Study: Pregnancies accelerate cell aging

Study: Pregnancies accelerate cell aging

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Does pregnancy affect cell aging in women?

Researchers found that childbirth can shorten women's life expectancy. But this negative impact is probably not due to the stress of motherhood, rather pregnancy could cause women's cells to age faster.

In their current study, scientists at Northwestern University found that pregnancy appears to cause cells to age faster in women. The doctors published the results of their study in the English-language journal "Nature".

Telomeres from over 3,000 women have been studied

In more than 3,000 Filipino women between the ages of 20 and 22, the current study analyzed telomeres, the strands of human DNA that degrade over time and contribute to the aging of cells.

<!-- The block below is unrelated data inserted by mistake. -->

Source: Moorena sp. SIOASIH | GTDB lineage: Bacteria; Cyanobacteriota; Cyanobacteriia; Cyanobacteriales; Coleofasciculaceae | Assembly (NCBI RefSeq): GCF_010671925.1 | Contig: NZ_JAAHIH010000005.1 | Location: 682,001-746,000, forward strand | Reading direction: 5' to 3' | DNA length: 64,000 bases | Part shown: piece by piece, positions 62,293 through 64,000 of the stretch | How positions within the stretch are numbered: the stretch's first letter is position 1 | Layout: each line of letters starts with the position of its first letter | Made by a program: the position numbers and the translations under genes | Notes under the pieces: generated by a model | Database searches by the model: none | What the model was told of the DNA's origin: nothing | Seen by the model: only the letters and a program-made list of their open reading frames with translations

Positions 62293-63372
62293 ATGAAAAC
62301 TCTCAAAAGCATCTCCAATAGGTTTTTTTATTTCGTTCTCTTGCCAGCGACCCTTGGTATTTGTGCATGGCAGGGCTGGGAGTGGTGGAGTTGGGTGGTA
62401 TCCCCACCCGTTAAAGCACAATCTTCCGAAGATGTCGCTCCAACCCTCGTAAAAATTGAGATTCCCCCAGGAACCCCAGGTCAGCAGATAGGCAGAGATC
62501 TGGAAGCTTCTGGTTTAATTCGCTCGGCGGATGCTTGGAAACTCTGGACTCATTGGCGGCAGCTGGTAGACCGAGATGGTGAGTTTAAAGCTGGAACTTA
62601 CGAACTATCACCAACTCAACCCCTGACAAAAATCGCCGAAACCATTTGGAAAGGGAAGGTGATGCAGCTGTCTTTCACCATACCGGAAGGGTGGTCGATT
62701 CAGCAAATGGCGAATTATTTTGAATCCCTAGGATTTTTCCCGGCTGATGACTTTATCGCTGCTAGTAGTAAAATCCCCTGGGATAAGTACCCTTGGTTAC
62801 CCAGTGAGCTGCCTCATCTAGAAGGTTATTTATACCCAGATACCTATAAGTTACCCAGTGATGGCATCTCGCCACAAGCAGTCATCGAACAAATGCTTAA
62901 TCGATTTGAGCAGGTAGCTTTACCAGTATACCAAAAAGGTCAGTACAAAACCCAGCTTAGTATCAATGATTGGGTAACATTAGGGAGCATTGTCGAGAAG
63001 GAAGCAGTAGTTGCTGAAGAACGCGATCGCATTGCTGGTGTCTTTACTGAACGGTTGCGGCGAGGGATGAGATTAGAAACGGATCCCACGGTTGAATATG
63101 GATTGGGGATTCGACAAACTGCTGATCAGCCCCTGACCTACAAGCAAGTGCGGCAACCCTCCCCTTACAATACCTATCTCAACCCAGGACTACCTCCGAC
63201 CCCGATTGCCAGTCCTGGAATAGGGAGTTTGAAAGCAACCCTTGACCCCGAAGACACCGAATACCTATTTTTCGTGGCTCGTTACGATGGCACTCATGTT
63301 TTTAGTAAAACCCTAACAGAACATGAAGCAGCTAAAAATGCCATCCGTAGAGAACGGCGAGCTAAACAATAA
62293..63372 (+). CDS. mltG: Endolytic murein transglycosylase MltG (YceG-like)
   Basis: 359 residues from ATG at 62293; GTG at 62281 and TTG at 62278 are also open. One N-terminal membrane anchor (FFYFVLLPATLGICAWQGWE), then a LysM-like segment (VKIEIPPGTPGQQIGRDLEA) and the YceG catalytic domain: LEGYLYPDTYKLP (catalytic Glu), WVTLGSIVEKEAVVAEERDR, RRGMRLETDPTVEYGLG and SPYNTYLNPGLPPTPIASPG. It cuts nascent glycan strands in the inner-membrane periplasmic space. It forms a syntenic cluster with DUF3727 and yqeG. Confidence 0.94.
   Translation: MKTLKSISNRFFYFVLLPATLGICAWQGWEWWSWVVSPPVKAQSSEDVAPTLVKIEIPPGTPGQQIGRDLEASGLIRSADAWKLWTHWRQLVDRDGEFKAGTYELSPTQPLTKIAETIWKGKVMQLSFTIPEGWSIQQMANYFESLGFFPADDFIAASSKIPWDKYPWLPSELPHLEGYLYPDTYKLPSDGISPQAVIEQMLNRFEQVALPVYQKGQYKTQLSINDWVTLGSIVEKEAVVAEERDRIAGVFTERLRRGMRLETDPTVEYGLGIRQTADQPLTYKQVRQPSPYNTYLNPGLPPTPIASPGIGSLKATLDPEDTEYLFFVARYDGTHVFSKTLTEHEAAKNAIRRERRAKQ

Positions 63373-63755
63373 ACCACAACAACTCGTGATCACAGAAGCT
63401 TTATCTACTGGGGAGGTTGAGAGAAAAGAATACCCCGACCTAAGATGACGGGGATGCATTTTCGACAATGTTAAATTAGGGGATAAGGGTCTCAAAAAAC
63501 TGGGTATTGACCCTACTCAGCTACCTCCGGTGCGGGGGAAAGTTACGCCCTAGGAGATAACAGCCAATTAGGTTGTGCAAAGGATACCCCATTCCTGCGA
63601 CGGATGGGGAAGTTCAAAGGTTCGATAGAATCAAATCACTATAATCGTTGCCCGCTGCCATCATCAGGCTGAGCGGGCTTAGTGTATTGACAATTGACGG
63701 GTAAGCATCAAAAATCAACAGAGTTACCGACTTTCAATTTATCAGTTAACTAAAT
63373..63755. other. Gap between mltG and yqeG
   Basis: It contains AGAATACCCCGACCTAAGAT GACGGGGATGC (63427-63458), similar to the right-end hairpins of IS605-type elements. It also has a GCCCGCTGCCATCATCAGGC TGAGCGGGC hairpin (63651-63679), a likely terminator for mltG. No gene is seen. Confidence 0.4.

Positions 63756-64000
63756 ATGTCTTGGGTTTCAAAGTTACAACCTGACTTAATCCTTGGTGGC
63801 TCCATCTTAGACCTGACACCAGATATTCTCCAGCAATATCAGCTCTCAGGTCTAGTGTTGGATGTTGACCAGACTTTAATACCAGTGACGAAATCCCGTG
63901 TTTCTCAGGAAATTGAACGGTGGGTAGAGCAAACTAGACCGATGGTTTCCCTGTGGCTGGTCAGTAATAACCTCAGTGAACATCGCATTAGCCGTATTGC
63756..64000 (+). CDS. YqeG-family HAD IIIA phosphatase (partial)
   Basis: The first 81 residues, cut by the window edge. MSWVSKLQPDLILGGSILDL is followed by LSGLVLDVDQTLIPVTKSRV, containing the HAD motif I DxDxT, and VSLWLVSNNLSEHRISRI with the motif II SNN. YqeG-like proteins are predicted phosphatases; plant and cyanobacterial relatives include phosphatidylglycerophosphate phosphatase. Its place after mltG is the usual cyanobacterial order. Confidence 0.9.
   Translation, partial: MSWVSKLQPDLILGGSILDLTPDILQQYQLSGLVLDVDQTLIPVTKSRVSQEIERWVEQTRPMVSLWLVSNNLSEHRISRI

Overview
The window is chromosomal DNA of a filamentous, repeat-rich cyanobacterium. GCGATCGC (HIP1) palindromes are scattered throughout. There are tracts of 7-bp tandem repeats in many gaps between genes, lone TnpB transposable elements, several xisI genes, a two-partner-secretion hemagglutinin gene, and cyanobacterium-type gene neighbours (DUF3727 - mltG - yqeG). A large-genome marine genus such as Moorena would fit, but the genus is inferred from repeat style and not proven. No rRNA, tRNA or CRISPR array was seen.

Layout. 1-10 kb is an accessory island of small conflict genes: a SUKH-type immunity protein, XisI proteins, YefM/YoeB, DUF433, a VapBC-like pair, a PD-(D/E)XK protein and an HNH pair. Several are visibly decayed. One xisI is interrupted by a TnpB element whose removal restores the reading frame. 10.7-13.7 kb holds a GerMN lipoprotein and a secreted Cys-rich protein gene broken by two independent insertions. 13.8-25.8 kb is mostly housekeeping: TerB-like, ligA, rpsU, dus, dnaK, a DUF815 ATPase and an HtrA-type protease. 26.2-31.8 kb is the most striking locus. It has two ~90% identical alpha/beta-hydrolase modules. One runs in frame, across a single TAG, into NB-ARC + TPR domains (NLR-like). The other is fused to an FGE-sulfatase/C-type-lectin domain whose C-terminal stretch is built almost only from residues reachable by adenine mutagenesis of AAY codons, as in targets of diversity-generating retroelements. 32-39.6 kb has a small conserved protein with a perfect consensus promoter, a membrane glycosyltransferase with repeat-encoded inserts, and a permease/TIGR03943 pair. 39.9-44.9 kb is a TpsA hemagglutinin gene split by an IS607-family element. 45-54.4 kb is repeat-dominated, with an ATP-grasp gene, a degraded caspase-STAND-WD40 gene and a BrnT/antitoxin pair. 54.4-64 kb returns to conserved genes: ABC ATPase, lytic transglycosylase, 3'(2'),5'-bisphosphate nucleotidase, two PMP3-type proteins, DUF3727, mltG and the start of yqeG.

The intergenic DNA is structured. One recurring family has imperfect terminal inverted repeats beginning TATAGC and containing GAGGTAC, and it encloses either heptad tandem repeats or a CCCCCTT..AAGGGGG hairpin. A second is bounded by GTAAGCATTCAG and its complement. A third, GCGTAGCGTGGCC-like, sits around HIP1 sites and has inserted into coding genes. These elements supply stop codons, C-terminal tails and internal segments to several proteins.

How do pregnancies affect health?

According to the researchers, telomere length and health were found to decrease as DNA age increased with a woman's number of pregnancies. Basically, women who have more children are more likely to have physical characteristics of someone older than their real age, experts say.

Pregnancy accelerated cell aging by up to two years

Interestingly, the study also showed that the cell age of women who were pregnant during the study was temporarily lower than it should be, suggesting that biological stress during pregnancy appears to be more of a long-term change. The results show that reproduction in women leads to accelerated aging through two independent cellular pathways, the doctors explain. By measuring two key biomarkers, the scientists were able to demonstrate that cell aging was accelerated between 0.5 and two years for each pregnancy.

These two markers can predict mortality

Telomere length and epigenetic age are cellular markers that independently predict mortality, both seeming to be older in women who have had more pregnancies in their reproductive history, explains study author Caled Ryan from Northwestern University. Even after considering other factors that affect cell aging, the number of pregnancies was still at the top. (as)

Author and source information

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